As Britain's power grid operator touts carbon capture as key to meeting net-zero goal, just how useful is the technology?
By Amber Milne
LONDON, July 27 (Thomson Reuters Foundation) - As Britain aims for net-zero greenhouse gas emissions by 2050, the country's power grid operator said on Monday the target was "achievable" but required urgent action to harness new technology including carbon capture and storage (CCS).
Experts say, however, there are pitfalls in relying heavily on the use of CCS technology, which involves pumping emissions from electricity production permanently underground, as the National Grid does in its annual Future Energy Scenarios Report.
So just how useful is CCS in helping countries to reduce their emissions?
WHAT IS CARBON CAPTURE AND STORAGE?
CCS is a technology aimed at capturing climate-heating gases being pumped into the atmosphere and storing them long-term below ground or deep in oceans. In some cases, captured emissions can also be used to make products such as fuels and chemicals.
Many national plans to keep climate change in check rely on the use of CCS technology alongside switching to renewable power and greater energy efficiency.
HOW DOES IT WORK?
The process involves capturing carbon dioxide from some of the biggest emitters - power plants, heavy industries and oil refineries - before it can enter the atmosphere.
The gas is then transported as liquid - often through pipelines - for storage deep beneath the earth's surface or seabed, largely in caverns or porous spaces underground, including old oil wells.
The technology is not new. Elements of the process have been used since the 1920s, often as a way of pushing oil deposits up to the surface.
Used with fossil fuel power plants, CCS could slash emissions if enough underground storage could be developed at an effective cost.
But if power plants switch to run instead on biomass - wood, agricultural waste or other plants that absorb carbon dioxide as they grow - the subsequent use of CCS technology could make the electricity generation process carbon negative.
CCS might also be used eventually with still-developing, highly expensive "direct air capture" technology that could suck carbon straight from the air and lock it underground - another negative emission technology.
WHAT ARE THE PITFALLS?
CCS can be helpful as part of an emergency response to the climate crisis, but should not be considered a viable long-term option without a radical change in energy use, scientists and industry experts say.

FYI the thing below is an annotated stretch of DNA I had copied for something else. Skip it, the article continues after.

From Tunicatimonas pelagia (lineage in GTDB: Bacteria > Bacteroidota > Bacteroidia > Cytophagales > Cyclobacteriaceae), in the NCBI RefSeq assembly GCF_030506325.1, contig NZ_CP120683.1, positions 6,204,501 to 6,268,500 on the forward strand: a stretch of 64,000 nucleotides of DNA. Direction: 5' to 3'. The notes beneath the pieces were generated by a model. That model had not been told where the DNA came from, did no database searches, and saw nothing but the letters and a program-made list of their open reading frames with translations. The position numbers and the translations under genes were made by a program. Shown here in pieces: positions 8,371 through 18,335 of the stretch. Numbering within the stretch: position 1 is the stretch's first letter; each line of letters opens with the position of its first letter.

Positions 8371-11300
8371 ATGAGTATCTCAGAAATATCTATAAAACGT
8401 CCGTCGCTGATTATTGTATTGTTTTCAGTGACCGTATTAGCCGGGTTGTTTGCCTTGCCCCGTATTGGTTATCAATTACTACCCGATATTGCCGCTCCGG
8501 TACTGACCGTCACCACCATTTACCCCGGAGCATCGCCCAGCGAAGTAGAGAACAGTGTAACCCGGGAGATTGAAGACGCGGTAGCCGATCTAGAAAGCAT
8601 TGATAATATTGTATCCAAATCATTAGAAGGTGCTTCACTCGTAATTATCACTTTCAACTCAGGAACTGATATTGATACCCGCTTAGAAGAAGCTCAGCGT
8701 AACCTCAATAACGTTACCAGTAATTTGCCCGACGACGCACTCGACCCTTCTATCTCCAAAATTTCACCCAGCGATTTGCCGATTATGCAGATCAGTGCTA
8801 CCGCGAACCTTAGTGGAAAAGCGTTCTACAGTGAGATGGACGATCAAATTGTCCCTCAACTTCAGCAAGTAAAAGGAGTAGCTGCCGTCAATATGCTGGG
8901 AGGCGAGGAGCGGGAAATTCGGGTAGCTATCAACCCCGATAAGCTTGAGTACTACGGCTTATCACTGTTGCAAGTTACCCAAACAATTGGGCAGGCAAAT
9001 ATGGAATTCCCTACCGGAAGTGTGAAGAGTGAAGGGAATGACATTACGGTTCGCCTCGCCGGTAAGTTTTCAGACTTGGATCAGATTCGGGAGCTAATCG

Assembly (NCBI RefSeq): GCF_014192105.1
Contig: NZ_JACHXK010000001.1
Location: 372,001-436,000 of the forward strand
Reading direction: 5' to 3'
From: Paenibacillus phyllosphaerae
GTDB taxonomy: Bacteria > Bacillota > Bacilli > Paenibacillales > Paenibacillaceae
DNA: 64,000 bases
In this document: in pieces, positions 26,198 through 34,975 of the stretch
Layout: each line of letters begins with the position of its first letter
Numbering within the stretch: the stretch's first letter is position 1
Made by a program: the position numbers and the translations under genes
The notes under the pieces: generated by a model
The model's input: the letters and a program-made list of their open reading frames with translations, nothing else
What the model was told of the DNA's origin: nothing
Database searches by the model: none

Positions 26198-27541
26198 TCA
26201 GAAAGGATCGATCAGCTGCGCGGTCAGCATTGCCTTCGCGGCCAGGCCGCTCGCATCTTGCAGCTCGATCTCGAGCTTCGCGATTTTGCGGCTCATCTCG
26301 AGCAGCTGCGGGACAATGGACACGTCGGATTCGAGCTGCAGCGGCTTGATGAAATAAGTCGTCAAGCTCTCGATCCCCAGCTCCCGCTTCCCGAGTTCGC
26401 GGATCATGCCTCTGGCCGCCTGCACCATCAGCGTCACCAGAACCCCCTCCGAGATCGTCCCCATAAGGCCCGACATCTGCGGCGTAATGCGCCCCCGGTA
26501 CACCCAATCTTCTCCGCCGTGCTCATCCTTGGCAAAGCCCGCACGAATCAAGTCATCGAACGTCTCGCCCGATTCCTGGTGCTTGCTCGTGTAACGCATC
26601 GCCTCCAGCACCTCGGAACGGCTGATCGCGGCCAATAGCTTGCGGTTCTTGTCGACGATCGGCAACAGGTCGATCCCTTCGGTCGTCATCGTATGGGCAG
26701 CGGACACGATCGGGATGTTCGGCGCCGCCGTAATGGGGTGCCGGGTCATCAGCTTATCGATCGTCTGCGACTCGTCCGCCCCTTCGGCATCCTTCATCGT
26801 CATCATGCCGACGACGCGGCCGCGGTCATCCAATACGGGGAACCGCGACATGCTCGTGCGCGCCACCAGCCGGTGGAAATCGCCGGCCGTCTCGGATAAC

It is not yet available at significant commercial scale and only a fraction of the space needed to store these emissions is currently available, with little progress toward creating sufficient space, scientists say.
Environmentalists fear focusing on pushing emissions from fossil fuel-powered plants underground - rather than shifting to clean renewable power and curbing energy waste - could slow a needed transition to clean power.
With storage space for captured emissions currently in short supply, some scientists argue that available capacity should be reserved for direct-air capture projects - not to allow coal, oil and gas power plants to keep operating.
Running power plants on wood and other biomass and storing the emissions underground also has risks, as making such a shift at scale would require huge amounts of land to produce the fuel, with potential risks to food security and community land rights.
HOW MUCH OF THE PROBLEM CAN IT SOLVE?
As global planet-heating emissions continue to increase, CCS could buy time to reduce emissions as the world weans itself off coal, oil and gas, which currently provide the majority of the world's energy.
But while proponents of CCS technology say it has the potential to capture up to half of the world's carbon dioxide emissions, scientists and environmentalists say switching to clean energy is still the cheapest and surest way to curb climate change.
(Reporting by Amber Milne; Editing by Helen Popper. Please credit the Thomson Reuters Foundation, the charitable arm of Thomson Reuters, that covers the lives of people around the world who struggle to live freely or fairly. Visit http://news.trust.org)
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